By Pete Zamplas-Hendersonville City Council on Thursday declared downtown parking a priority with near-term solutions likely to include leasing bank and other private lots for downtown workers, and a longer-range plan for a parking deck or more surface lots.
The board, which also appointed outgoing Council member Jeff Collis to fellow defeated candidate Ralph Freeman’s place on the Planning Board, nixed the usual free holiday parking perk downtown. Parking meters there will remain active instead of covered to grant free parking, the Council decided.
Council agreed with the Downtown Advisory Committee’s reasoning that too many downtown workers were hogging spots all day and, as a result, less parking was available and it was further away from Main. Councilman Ron Stephens said he has seen indications workers are parking in spaces that he has seen full before stores and offices open at 9 a.m., and without crowds outside a store awaiting its opening.
Yet after the meeting, the city’s Main Street Direct Lew Holloway warmed to an idea raised then. It is for free short-term (i.e. up to three hours) parking in the large Dogwood lot — with a stiff fine and strict enforcement to deter workers parking there.
But unless such a proposal is introduced, last week’s decision stands and holiday shoppers are “grinched” out of free parking, which some feel helps downtown merchants contend with shopping plazas that have free parking. Others note there is an illusion, that a shopper often walks further from the back of a lot into a mall than a block or so downtown.
Free short-term parking might gain more traction once the city provides more parking including areas designated for downtown workers and event volunteers. Foremost on steps to take in coming weeks is to identify and negotiate leased access to bank and other commercial lots. These are typically used 9-5 weekdays and perhaps Saturday mornings, but often closed much of evenings and weekends. These could go to workers of restaurants and other places open then, and/or to the general public as well such as for weekend festivals. Currently, some lots are available but other lots are closed off.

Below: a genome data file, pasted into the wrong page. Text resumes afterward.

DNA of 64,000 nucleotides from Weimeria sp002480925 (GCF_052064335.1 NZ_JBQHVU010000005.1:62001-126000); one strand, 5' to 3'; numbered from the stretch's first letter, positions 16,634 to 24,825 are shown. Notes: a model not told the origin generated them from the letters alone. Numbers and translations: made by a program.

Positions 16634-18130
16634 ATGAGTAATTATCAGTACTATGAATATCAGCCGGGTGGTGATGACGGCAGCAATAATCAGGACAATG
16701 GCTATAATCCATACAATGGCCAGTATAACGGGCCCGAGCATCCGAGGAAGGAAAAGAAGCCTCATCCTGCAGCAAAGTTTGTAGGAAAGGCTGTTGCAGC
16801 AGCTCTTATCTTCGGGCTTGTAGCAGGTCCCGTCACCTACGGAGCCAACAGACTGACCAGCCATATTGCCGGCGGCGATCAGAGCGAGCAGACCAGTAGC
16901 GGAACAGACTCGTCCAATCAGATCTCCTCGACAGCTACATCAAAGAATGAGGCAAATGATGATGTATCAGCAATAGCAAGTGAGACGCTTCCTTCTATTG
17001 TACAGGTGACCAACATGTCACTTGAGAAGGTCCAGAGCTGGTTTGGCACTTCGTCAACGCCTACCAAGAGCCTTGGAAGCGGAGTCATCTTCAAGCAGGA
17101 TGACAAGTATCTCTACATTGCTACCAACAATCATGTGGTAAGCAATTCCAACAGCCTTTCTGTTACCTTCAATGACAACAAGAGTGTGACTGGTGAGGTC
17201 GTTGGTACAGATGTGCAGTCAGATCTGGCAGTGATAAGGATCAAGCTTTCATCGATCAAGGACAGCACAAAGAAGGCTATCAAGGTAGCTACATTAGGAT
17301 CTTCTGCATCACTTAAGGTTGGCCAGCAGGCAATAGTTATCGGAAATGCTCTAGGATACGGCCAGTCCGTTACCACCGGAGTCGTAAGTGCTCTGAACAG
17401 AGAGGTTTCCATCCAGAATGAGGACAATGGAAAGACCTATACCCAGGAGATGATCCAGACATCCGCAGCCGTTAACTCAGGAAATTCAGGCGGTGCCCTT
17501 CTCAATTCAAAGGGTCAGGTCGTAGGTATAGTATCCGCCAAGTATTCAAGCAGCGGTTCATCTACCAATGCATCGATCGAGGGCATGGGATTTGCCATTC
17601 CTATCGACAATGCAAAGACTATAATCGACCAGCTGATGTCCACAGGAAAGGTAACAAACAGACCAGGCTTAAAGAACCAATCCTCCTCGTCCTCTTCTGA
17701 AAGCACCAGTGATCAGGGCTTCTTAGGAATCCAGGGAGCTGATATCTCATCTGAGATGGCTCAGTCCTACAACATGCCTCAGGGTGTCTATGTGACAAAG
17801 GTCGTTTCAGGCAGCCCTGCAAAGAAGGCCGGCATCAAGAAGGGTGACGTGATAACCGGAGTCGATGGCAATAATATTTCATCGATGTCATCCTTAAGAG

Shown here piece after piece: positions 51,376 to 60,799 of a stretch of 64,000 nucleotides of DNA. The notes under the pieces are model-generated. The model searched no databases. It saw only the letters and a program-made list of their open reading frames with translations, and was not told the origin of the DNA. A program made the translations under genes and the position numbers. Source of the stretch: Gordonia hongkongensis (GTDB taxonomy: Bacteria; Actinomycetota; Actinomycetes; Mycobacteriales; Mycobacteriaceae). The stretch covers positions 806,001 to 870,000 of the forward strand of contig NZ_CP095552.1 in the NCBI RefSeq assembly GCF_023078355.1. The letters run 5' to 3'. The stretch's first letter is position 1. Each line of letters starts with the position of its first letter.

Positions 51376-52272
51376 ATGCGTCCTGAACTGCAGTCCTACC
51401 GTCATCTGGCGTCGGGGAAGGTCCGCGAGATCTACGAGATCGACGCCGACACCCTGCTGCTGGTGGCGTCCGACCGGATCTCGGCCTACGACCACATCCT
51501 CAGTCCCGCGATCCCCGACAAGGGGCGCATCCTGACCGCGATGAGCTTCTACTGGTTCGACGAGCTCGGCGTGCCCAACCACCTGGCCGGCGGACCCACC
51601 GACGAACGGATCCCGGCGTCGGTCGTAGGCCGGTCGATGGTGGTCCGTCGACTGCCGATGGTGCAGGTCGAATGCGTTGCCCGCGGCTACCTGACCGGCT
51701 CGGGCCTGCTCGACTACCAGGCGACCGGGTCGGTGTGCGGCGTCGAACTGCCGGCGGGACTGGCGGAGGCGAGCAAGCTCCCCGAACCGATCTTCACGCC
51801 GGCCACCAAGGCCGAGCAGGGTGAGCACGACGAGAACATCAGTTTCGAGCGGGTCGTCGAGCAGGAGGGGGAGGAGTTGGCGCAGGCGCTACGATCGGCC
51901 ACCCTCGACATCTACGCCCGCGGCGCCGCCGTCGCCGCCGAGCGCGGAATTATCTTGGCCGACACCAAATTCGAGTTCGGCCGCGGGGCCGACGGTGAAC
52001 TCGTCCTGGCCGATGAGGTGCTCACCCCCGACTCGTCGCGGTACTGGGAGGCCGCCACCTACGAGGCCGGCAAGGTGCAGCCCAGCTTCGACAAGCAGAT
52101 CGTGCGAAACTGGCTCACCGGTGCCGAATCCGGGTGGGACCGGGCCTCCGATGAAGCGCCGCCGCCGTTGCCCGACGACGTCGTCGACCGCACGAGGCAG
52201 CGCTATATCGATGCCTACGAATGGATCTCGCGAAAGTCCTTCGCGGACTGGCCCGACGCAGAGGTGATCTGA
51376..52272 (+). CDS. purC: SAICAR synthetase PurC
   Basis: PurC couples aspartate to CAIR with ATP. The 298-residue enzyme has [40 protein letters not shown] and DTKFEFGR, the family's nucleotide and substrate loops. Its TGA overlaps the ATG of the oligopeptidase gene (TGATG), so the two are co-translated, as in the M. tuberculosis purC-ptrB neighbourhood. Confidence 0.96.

Holloway, maestro of downtown economic development, and City Manager John Connet both presented the recent downtown parking study to Council during the meeting. Their 72-page report recapped public suggestions in an open workshop in August, then in a survey in September. They consulted such city officials as Public Works Director Tom Wooten, Planning Department Director Sue Anderson, and police parking enforcement officer Anita Lockhart.
The study noted areas of consensus wishes such as for a parking garage at an existing lot such as Dogwood, also split views. For instance, shoppers want more spaces for up to three hours while workers seek more day-long spots. Both are city objectives.
A map of existing public parking was in the study. Another priority rated by citizens is to put up signs directing people to these lots, ahead of permanent “wayfinding” markers around town. Connet said such steps should be taken in coming weeks, others by spring. These include cutting or rearranging vegetation to make public lots more visible and safer, and evaluating parking enforcement and its balance of weeding out parking abusers but not scaring away visitors to town.